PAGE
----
Physicists at the University of California, Riverside, have set forward lab experiments to determine if antimatter behaves differently in gravity than baryonic matter. This could provide an explanation why the Universe doesn’t seem to have much antimatter and why it’s expanding at an ever-increasing rate.
The researchers are trying to measure the free fall of positronium, a bound state between a positron and an electron. Positrons are the antimatter equivalent of electrons, and have identical mass, but a positive charge. When a positron and electron collide, they annihilate and produce two gamma rays.
David Cassidy and Allen Mills separated the positron from the electron in positonium in order to have enough time to measure the effect of gravity on it. The unstable system has to resist annihilation long enough for this to happen.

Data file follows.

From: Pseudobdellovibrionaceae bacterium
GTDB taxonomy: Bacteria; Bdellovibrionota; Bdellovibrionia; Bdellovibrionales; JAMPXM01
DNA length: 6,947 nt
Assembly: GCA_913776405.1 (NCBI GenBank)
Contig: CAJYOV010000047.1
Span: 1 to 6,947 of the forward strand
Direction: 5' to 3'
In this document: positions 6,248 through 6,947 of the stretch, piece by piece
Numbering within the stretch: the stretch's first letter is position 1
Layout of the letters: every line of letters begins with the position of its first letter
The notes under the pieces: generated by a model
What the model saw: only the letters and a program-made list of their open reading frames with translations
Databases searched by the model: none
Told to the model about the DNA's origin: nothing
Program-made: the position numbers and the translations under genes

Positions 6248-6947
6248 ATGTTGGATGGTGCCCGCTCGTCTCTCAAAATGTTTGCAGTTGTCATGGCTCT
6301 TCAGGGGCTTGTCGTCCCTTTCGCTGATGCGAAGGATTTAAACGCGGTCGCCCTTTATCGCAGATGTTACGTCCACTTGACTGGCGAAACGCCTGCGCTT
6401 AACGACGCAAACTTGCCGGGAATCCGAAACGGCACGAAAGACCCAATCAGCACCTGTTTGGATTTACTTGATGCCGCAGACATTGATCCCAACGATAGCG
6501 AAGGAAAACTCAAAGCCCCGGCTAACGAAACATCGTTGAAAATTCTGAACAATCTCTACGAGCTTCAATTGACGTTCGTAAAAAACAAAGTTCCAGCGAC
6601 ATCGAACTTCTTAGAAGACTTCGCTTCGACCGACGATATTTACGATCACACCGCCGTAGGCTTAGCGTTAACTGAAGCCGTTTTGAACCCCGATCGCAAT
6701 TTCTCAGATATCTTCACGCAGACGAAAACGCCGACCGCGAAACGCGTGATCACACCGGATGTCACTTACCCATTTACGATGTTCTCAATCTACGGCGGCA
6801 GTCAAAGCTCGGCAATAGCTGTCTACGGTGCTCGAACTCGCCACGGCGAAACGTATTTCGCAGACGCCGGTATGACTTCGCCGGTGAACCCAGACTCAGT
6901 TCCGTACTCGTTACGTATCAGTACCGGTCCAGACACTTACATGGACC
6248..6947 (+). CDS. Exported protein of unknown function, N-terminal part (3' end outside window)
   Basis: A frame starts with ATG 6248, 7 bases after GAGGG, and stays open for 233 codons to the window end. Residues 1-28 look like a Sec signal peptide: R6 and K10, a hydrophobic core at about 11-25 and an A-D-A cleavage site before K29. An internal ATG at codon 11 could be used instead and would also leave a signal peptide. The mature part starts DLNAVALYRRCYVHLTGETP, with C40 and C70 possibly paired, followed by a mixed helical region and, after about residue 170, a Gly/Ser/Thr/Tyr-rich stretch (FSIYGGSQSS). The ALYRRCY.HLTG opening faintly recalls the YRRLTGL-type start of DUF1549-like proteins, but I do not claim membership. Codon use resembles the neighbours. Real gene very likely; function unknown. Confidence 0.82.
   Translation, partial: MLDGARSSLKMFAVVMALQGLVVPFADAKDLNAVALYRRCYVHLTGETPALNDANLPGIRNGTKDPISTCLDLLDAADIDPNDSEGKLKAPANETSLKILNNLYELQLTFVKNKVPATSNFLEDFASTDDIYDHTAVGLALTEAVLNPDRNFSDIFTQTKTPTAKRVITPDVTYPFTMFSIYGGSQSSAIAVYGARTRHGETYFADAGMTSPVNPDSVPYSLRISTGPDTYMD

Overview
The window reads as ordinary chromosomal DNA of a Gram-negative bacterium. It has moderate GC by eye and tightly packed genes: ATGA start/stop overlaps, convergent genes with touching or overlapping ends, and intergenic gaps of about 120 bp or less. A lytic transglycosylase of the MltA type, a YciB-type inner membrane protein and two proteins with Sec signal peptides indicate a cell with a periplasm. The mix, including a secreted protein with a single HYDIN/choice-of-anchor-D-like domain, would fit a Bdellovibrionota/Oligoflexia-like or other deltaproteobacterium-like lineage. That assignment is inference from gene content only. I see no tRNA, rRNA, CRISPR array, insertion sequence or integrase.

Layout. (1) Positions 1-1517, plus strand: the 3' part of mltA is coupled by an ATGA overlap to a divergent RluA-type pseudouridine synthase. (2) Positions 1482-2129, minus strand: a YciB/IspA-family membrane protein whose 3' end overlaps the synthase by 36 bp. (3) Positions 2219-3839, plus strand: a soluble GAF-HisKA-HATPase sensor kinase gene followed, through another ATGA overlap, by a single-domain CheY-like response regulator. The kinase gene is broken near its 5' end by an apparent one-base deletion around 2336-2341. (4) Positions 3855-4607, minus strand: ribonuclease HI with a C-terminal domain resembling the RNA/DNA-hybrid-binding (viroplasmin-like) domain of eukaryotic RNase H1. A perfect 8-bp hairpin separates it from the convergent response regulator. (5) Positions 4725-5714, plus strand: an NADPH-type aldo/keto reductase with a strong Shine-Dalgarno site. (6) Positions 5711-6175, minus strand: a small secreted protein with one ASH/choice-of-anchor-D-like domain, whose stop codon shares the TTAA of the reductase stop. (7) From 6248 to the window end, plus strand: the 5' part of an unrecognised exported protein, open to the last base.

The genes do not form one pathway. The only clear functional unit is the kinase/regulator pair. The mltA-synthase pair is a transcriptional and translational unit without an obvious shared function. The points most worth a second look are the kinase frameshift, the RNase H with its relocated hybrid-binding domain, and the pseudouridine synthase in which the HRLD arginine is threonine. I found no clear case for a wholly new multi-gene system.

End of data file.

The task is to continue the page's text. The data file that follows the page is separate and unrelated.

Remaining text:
Lasers were used to excite positronium into a Rydberg state, rendering the atom very weakly bound. This stopped them from destroying each other for a while, allowing enough time for lab experiments to be performed.
At the Rydberg level, the positronium’s lifetime increases by a factor of 10 to 100. They plan on using a technique that imparts high angular momentum to Rydberg atoms, allowing for a lifetime of about 10 milliseconds, an increase of 10,000.
Once they have attained this, they will use the positronium to make a beam and look at its deflection as a function of light. If antimatter and matter don’t behave in the same way, it would come as a surprise as this is what has been assumed. Since there hasn’t been much antimatter discovered, scientists have been trying to find explanations why this is the case.